Sikes v. State

Annotate this Case

334 S.W.2d 440 (1960)

Walton Sayon SIKES, Appellant, v. STATE of Texas, Appellee.

No. 31600.

Court of Criminal Appeals of Texas.

March 23, 1960.

*441 Clyde W. Woody, Carl E. F. Dally, Houston, for appellant.

Dan Walton, Dist. Atty., Edward D. Michalek, Samuel H. Robertson, Jr., Asst. Dist. Attys., Houston, and Leon B. Douglas, State's Atty., Austin, for the State.

DICE, Commissioner.

The conviction is for the unlawful possession of marijuana; the punishment, 3 years.

Officer R. D. Smith of the Narcotics Division of the Houston Police Department testified that on the day in question he received information around 2:30 P.M. from an informant at the Sunken Gardens in the city that a pink and black Ford convertible bearing license No. S. L. 3365 would be traveling on Alemeda Street in the "next few minutes" and would be driven by a white man who would have in his possession marijuana; that he and his two fellow officers, not having time to secure a warrant of arrest or search warrant, immediately proceeded to drive to the 6600 block on Alemeda where they stopped at a red traffic light; that while they were stopped for the light the appellant drove up in a pink and black Ford convertible bearing the license No. S. L. 3365 and stopped behind them. Officer Smith stated that the got out of the police car and as he was walking toward the appellant's automobile he observed appellant make a "quick motion with his hands between the door of his car and the seat" "from his mouth at straight down to his side." And observed smoke coming from appellant's mouth at; that he thereupon opened the door of appellant's automobile and observed a burning cigarette on the floor board which he picked up, and then proceeded to search the appellant which resulted in his finding 4 cigarettes in the band of a cap which appellant was wearing. Officer Smith further testified that after he found the 4 cigarettes in appellant's escape, he asked appellant if that was "all" to which appellant replied that he had some more at his apartment; that appellant then led the officers to his apartment some 15 or 20 blocks away, where after he had unlocked the door and admitted them inside, they found, pursuant to appellant's directions 6 unsmoked and one partially smoked cigarette in the pocket of a jacket in a closet.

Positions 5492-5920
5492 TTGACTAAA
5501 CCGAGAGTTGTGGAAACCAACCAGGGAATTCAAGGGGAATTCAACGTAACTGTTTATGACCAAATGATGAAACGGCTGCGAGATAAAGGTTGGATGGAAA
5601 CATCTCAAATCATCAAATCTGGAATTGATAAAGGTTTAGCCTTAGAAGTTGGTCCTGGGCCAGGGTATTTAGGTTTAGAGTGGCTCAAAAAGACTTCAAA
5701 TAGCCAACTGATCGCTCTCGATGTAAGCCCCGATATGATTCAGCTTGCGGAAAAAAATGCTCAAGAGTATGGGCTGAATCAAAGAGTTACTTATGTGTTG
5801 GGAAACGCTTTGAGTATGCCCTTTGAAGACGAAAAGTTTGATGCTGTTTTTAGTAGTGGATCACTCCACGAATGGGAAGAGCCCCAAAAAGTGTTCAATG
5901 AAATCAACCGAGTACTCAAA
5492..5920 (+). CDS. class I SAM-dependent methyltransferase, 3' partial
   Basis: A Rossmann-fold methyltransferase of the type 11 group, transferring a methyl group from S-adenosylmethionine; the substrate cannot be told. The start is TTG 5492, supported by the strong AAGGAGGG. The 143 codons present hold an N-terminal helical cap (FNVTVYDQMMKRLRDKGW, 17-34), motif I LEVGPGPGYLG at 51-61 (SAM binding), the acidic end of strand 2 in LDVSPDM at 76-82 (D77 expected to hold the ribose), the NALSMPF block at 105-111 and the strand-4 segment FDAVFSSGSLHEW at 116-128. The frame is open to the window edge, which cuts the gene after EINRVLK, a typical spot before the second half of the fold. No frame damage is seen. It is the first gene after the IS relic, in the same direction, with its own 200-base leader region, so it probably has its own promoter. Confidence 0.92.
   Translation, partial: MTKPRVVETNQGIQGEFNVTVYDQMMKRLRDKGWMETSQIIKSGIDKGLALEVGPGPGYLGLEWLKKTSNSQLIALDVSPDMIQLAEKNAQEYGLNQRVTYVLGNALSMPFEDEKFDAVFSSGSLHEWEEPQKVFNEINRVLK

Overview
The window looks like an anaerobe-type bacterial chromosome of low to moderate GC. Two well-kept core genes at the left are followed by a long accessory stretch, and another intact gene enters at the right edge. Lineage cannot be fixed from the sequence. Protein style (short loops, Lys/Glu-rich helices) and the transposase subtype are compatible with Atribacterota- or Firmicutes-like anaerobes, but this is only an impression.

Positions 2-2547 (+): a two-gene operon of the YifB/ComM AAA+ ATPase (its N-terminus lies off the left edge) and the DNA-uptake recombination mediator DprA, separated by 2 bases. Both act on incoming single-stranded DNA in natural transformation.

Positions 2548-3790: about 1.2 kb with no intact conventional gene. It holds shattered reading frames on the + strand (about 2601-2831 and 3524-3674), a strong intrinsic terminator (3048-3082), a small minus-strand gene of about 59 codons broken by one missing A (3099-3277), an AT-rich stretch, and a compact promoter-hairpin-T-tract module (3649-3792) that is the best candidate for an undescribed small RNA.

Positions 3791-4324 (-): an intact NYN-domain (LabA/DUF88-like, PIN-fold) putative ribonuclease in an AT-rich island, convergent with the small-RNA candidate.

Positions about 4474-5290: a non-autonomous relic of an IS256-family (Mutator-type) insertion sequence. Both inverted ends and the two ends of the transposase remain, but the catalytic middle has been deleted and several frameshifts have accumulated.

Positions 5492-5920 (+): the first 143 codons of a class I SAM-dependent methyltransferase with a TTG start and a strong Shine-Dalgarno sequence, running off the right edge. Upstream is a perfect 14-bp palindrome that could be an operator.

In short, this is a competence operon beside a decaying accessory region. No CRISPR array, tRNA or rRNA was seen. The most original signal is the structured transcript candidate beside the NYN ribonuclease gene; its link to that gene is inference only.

An examination, both chemical and miscroscopic, of the cigarettes found in appellant's automobile, on his person and in his apartment by Chemist Robert F. Crawford showed that each cigarette contained marijuana.

Appellant did not testify or offer any evidence in his behalf.

Appellant insists that the court erred in admitting in evidence the testimony concerning the search of his automobile, his person and his apartment and the fruits thereof because the searches were made following an illegal arrest and without lawful authority.